You love the Great Outdoors. Weekends find you on the trail of the forests, mountains and deserts. You love to camp, winter and summer, right out of your tent, eating dehydrated food and purifying your water. If this sounds like a good description of you, then you might have what it takes to actually make a living by becoming a Wilderness Guide.
But, it takes much more than a love for wild areas to make a living as a guide. Real outdoor experience, wilderness medicine knowledge, orienteering, as well as great people skills are required to get hired to be on trail. Let’s explore the realities of getting paid to guide people in the open spaces.
It’s a given that you love hiking, backpacking, maybe even rock climbing or mountaineering. But where would you even look to make a living being out there?
For the majority of people interested in actually making a living in the great outdoors, they envision being a wilderness guide. Sometimes these positions can be referred to a Wilderness Guide or Backpacking Guide (but probably NOT a Mountain Guides, but we’ll discuss that later). These positions allow you to actually take clients out on the trail for anything from day hikes to multi-week excursions in some of the most beautiful parts of the country. Let’s get hired for that job.
It would be great if just loving the outdoors were enough to be a trail guide. Unfortunately, employers need much more than that.
To be hired, needless to say, outdoor experience is a must. Any candidate must show that have deep experience in multi-day hiking and camping in all four seasons. Winter camping skills? Check.
Be in good physical shape. Any backpacking guide must be able to carry a 40 to 50 pound pack up and down hills at a good clip is a baseline. Most employers will require a “hiking interview”, in which the candidate’s physical capabilities will be accessed. This “interview” can be 12 miles on trail or more. Don’t go into it unprepared.
Gear knowledge is also required. Not only backpacks, sleeping bags, tents, stoves, etc., but also survival gear and emergency medical gear knowledge. Communications equipment, like walkie-talkies and even more modern items like Nuna or GoTenna systems will set you apart, as well as experience with GPS equipment. If you need to get that knowledge, join a hiking group or trail club. It’s a great way to acquire the skills you need.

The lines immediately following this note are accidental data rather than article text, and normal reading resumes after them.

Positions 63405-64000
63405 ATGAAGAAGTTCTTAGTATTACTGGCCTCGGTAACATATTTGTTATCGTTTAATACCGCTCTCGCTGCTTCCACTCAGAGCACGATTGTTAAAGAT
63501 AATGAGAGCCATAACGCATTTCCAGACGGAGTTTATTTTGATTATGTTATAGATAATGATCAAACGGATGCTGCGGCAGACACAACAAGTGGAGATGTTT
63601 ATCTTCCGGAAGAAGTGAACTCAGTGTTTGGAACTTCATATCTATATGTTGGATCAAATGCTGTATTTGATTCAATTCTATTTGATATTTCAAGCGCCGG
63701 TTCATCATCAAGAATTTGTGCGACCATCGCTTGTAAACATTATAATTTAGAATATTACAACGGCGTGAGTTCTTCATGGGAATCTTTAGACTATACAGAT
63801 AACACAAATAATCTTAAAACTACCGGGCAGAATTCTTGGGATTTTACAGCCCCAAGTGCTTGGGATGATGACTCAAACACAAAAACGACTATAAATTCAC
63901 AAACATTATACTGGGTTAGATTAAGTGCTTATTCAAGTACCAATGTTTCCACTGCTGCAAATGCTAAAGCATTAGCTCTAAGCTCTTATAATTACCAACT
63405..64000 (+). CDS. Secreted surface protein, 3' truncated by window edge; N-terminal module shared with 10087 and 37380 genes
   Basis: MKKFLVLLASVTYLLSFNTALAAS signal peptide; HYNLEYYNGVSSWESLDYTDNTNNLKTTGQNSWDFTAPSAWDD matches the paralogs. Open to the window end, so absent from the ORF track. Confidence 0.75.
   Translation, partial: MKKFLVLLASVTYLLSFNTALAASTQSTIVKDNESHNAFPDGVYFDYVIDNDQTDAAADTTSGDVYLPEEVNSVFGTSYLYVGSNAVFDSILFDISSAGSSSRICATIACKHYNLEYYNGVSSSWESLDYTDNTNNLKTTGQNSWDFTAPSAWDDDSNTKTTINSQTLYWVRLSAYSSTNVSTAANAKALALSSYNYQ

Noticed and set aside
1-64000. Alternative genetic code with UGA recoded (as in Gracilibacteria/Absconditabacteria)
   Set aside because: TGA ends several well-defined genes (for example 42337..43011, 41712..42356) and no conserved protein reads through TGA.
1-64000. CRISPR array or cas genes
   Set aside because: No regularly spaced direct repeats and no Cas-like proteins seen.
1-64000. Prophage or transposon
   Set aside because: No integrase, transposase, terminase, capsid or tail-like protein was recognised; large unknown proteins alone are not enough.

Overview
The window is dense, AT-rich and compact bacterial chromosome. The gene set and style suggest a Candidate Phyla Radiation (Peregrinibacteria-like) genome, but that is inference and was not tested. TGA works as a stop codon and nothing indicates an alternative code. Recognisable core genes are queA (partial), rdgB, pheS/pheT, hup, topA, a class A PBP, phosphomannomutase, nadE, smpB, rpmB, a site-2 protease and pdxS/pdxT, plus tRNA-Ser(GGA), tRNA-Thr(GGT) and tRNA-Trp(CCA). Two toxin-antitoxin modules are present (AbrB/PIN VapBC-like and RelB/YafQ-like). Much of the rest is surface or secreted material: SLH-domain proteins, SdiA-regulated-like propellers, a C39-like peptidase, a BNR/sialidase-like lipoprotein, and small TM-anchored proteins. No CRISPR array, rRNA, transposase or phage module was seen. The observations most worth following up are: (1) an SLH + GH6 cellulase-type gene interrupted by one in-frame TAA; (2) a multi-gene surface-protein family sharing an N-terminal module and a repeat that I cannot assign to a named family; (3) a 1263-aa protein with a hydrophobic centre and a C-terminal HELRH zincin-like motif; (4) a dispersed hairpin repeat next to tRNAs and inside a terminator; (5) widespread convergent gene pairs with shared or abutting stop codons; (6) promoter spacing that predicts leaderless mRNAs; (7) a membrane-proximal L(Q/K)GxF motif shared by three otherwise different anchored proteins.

Knowing how to use a GPS is a starting point. All candidates should also have good orienteering skills (use of a compass and map), too. Do your best to become Wilderness First Responder certified and keep your First Aid and CPR certifications current. Potential employers will require these certifications.
Finally, any employer is going to expect you to have great people skills. Guides are asked to work with clients in very physically and emotionally challenging environments. Candidates need to be able to keep clients happy, engaged, motivated and calm. The clients have to have fun, and the guides’ job is to make sure they do.
Trail Guiding is one thing, but keep in mind that Mountain Guiding is another. The skillset for mountain guiding is much more specific. For that, any candidate must also show mountaineering skills, including glacier travel, crevasse rescue, rope and harness, advanced route finding, as just a start. We will devote an entire article to careers in mountain guiding in a future article.
Can you turn a love of the outdoors into a career? Absolutely. Is it like any other goal worth pursuing and will take work and educations to get there. Yes, again. But hey, you can’t beat the view from your office.
You have all the skills, so where do you go to find the open positions? You may be surprised.
The most traditional route is to find the larger private guiding services for your region of the country. These are sometimes Outward Bound and Corporate Retreat style organizations all the way up to formal guiding services that specialize in longer excursions.
Keep in mind that the more formal guiding services usually work seasonally in one location and then move their services to another region as seasons change. This requires their guides to be able to relocate easily. Keep this in mind as you look for the right fit for you.
An emerging market for trail guides is in the Private Retreat genre. Private “health” retreats” are a growth market. These organizations usually offer difficult day hikes seven days a week that require guides. This is a great market to break into, but be aware that the clientele of this demographic requires the highest level of people skills and even hospitality experience.